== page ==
Touching on my concussion comments from last week, it was widely reported Hopoate had suffered a “severe concussion”. Once again my issue with this terminology is it implies some concussions can be graded more severely than others in the early stages of the injury. The mechanism of injury can be severe (Hopoate’s certainly was) and his early symptoms can also be severe in nature. But it is only appropriate to discuss overall concussion severity in retrospect, once all concussion symptoms have subsided. Neurological testing needs to be normalised and cognitive function returned to baseline (pre-concussion levels). I fear the use of a “severe” grading, in this case, could be quickly followed by other concussions being given a “mild” tagline based purely on the lack of trauma in the collision, rather than the symptoms the player may then suffer.

Bryce Cartwright

It was initially feared Bryce cartwright had dislodged a metal plate from a previous surgery on his fibula (lateral lower leg bone) or suffered a fracture around the site. Thankfully today scans came back clear of fractures, however, some bone bruising was present. Bone bruising sounds minor, but can be quite debilitating depending on the location of the injury. Luckily for Cartwright, the fibula is a non-weight bearing bone; the tibia (shin bone) is responsible for weight bearing in your lower leg. The bruising is also not on a joint surface which can cause longer recovery times. Imagine a bruise underneath your heel vs the middle of your bicep; the bruise under the heel likely hangs around longer because every step you take aggravates it slightly. This is the same with joint surfaces, bone bruising in these areas is constantly aggravated and takes longer to settle. With the location of Cartwright’s bone bruising I am optimistic about him playing this week.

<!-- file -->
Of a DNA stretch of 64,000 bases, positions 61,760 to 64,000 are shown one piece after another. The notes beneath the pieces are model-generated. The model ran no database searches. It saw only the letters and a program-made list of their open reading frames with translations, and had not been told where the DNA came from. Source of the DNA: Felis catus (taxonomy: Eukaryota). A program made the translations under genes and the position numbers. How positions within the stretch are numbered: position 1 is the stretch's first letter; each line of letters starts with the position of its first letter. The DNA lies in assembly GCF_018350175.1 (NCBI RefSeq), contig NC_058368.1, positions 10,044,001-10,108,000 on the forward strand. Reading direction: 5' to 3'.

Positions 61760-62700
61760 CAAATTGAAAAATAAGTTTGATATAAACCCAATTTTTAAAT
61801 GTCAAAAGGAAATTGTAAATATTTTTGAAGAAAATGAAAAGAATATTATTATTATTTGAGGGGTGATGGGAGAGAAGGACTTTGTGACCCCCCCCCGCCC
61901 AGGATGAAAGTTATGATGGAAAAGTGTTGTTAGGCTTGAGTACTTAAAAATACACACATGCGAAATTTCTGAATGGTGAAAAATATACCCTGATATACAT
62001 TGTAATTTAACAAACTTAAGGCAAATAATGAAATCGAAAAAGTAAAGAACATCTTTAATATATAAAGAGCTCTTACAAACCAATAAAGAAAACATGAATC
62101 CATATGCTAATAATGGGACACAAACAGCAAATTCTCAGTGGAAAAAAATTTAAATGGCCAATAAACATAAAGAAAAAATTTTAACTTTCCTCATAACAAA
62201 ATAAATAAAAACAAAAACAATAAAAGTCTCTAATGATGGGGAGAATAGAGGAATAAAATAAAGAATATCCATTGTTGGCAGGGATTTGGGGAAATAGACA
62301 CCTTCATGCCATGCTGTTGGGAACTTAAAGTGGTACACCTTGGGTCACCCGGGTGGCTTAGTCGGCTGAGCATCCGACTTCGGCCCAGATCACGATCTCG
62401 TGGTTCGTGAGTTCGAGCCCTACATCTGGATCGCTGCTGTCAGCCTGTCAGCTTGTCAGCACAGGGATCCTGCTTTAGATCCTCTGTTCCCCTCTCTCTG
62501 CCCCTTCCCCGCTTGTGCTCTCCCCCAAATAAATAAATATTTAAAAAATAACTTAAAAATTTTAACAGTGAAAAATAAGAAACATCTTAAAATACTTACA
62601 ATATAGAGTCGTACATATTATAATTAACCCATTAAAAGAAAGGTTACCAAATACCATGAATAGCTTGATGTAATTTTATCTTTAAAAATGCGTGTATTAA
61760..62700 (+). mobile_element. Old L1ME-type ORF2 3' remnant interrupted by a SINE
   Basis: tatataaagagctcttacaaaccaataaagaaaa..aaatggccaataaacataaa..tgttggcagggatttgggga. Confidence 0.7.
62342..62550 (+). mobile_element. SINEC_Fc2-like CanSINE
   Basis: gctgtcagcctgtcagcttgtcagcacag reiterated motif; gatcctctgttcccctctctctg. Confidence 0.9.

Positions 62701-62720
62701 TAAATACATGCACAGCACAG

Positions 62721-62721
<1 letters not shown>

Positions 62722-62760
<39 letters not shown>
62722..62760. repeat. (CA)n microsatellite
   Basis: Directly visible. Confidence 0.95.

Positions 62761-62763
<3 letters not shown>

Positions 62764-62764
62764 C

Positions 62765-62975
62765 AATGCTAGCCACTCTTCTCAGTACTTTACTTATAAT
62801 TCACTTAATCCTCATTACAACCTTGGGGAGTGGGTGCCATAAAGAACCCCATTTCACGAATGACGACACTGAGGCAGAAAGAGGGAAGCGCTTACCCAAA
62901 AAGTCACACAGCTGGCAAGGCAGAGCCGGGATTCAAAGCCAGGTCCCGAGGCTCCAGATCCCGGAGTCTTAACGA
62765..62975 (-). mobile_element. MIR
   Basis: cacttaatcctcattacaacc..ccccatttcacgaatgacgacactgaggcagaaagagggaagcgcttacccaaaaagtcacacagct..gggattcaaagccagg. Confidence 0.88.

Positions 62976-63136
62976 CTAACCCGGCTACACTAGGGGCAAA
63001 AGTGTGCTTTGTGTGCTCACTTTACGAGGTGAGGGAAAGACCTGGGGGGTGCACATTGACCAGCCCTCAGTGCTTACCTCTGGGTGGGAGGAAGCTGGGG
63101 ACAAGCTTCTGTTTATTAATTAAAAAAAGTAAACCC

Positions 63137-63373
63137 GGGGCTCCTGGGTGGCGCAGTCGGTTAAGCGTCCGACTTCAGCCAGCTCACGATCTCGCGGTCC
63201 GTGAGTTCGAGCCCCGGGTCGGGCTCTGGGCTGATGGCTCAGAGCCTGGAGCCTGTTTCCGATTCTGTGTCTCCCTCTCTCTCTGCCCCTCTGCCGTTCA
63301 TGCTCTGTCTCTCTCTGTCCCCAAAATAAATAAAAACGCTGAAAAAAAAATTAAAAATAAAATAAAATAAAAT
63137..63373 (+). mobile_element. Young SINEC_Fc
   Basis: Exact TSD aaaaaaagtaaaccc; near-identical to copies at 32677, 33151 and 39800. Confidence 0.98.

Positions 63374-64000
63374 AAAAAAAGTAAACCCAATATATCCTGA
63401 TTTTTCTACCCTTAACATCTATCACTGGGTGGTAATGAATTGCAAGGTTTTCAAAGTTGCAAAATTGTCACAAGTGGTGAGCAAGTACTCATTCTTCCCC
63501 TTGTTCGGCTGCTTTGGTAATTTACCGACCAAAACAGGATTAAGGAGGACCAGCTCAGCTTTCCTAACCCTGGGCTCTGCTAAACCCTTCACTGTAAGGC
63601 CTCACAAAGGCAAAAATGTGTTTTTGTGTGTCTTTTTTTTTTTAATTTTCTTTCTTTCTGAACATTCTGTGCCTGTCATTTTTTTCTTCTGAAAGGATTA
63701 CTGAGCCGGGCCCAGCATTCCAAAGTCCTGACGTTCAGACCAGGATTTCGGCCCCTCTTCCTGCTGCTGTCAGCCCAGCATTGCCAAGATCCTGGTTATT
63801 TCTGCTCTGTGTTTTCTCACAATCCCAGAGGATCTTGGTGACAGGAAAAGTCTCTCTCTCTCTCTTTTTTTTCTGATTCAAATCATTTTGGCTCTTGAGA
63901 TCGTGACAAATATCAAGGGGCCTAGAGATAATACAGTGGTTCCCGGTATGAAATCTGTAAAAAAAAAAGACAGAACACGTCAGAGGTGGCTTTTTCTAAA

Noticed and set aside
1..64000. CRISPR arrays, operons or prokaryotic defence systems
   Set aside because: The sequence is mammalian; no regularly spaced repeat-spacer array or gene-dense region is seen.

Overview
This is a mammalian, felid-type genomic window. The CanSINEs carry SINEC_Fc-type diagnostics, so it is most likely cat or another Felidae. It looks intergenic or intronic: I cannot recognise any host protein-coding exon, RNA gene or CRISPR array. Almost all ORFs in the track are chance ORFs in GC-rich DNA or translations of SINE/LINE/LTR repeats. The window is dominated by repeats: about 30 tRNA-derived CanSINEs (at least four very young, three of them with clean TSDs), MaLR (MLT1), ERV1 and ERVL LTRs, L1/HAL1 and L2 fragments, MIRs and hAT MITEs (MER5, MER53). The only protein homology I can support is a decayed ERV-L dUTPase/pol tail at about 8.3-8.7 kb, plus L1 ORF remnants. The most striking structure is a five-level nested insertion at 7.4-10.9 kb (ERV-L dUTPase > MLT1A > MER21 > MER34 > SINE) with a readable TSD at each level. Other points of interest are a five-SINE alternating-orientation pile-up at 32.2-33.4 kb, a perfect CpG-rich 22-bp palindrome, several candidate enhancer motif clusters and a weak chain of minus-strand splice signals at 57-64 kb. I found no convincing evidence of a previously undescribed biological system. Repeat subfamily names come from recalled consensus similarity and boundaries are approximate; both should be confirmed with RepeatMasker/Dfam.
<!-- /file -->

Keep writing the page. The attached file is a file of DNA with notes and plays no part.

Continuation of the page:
Quick Hits

I’ll finish off with some quick hits, as there was an endless stream of injuries this round.

  • Blake Ferguson: 2-3 weeks with rib cartilage damage (you will see reports of popped ribs). Rib cartilage injuries are extremely painful, hurt with breathing/every twist and turn. Ferguson will need a few weeks for adequate healing to occur, and his return will then be largely pain guided (players may have pain killing injections for this type of issue)